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Gateway into the Amazon by Nicole Lizares


Nicole Lizares works for conservation organizations in the Philippines and recently joined us for an expedition to the Tambopata Research Center. Below is an article published by Nicole in the February/March 2015 issue of 'Explore Philippines'. Enjoy!



'Stumbled' is perhaps not the most impressive word to describe how I managed to find myself in the middle of the Amazon rainforest, given that I was a grad student who had supposedly done her research well and had prepared meticulously for this trip, but it is the most appropriate.

After more than 29 hours hopping on and off airplanes, riding in cabs, a bus, and finally, on a boat upstream for what felt like an eternity (it was really just around four hours), I found myself dusty, sweaty, and stumbling along a trail in the middle of the Tambopata National Reserve, one of the largest protected areas (covering more than 271,000 hectares of land) on the Peruvian side of the Amazon. Our final destination: The Tambopata Research Center, a.k.a TRC, an eco-lodge owned and operated by Rainforest Expeditions. I thanked the heavens that I was in their good hands.


Reputed to be one of the most remote eco-lodges in South America and the only one to be situated inside a national reserve, the TRC is in a very unique position. One of the world's largest clay licks (mounds of mud and salt deposits where thousands of birds flock every morning to get their dose of the mineral) is a mere 500 meters from the lodge. The TRC's remote location also means that the forest ecosystems around it remain pristine and largely untouched, offering researchers and scientists a rare opportunity to study wildlife in their most undisturbed state.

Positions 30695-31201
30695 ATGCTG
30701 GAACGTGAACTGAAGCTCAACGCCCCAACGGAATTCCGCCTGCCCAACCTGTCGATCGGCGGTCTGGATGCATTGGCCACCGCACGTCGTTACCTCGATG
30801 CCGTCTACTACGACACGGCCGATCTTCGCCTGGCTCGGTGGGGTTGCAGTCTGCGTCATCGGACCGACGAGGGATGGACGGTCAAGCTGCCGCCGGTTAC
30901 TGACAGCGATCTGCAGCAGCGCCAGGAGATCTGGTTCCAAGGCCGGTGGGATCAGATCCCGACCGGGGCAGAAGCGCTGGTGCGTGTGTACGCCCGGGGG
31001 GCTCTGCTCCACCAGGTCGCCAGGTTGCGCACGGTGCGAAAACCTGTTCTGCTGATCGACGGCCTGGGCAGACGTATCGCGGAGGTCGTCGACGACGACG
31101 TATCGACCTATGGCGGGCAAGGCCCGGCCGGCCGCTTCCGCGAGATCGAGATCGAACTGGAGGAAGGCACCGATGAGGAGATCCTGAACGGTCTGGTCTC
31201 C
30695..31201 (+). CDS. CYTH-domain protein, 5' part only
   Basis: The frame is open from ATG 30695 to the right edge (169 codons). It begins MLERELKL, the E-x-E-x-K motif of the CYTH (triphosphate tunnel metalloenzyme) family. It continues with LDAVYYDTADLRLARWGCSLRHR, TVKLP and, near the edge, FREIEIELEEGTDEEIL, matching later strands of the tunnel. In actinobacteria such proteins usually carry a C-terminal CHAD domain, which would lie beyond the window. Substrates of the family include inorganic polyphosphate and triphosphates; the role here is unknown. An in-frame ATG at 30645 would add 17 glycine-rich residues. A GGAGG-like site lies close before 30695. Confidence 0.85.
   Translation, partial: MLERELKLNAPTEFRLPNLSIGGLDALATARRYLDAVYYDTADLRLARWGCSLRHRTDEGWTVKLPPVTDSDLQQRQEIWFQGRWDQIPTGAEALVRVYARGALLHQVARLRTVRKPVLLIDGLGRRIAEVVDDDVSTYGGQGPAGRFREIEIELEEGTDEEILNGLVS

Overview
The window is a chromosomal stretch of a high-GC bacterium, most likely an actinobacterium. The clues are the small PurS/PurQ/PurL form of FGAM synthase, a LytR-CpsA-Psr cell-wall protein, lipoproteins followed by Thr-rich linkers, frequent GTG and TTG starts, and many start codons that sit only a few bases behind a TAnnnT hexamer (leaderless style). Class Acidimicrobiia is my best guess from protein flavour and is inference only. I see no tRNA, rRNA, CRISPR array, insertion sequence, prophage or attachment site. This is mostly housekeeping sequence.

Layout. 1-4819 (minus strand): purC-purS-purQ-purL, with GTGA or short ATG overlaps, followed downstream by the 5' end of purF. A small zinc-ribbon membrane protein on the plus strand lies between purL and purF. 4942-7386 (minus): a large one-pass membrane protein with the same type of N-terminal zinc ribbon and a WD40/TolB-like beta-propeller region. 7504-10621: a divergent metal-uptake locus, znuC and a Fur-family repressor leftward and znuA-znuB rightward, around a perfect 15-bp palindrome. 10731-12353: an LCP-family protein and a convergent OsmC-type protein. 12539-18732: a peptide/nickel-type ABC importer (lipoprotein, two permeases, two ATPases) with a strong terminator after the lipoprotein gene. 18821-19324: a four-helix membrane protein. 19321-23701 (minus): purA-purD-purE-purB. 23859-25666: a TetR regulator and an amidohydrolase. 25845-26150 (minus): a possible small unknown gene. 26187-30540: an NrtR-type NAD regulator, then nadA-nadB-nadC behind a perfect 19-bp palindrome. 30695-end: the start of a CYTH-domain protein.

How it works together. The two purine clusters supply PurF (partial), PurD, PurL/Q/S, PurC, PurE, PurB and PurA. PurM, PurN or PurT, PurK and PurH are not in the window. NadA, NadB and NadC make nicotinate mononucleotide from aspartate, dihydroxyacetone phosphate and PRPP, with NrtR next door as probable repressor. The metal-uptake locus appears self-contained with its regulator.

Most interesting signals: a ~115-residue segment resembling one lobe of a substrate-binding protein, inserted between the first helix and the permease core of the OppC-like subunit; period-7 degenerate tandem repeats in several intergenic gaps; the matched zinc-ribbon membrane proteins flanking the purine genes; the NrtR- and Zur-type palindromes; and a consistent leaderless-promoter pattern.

In fact, the lodge's name harkens back to a time when it was purely that: a research center, housing scientists who were studying the macaw population and working to protect the wild birds from illegal hunters.

"That was back in 1989," shares our local forest guide, Frank Pichardo. "Eduardo Nycander, he was a wildlife photographer who started The Macaw Project in this area to gather information about the macaws that could help in protecting them, and he founded what is today known as Rainforest Expeditions with two other partners."


TRC's first clients were heavy-duty photographers and bird watchers who slept on a platform with makeshift mats (called "lengua de gato" or cat's tongue because of their thinness" under mosquito nets. There was no latrine so the guests would take baths and do their business in the flowing river.

Today TRC boasts an 18-room lodge, eight shared bathrooms, and surrounding forest trails encompassing a combined web measuring about 20 kilometers and offering access to a range of wildlife habitats from bamboo forests to terra-firma forests, and riverine beds to palm swamps.

Frank, who has been with Rainforest Expeditions for almost six years, agrees that the company has come a long way from its humble beginnings, and that the most significant progress has been on the forefront of conservation and social enterprise.

"I am really proud to be able to say that Rainforest Expeditions started ecotourism in this area of Peru," he beams. "One of the reasons that I really like working here is that, besides being involved in research, the company also has several projects and a cooperation with the local community in this area."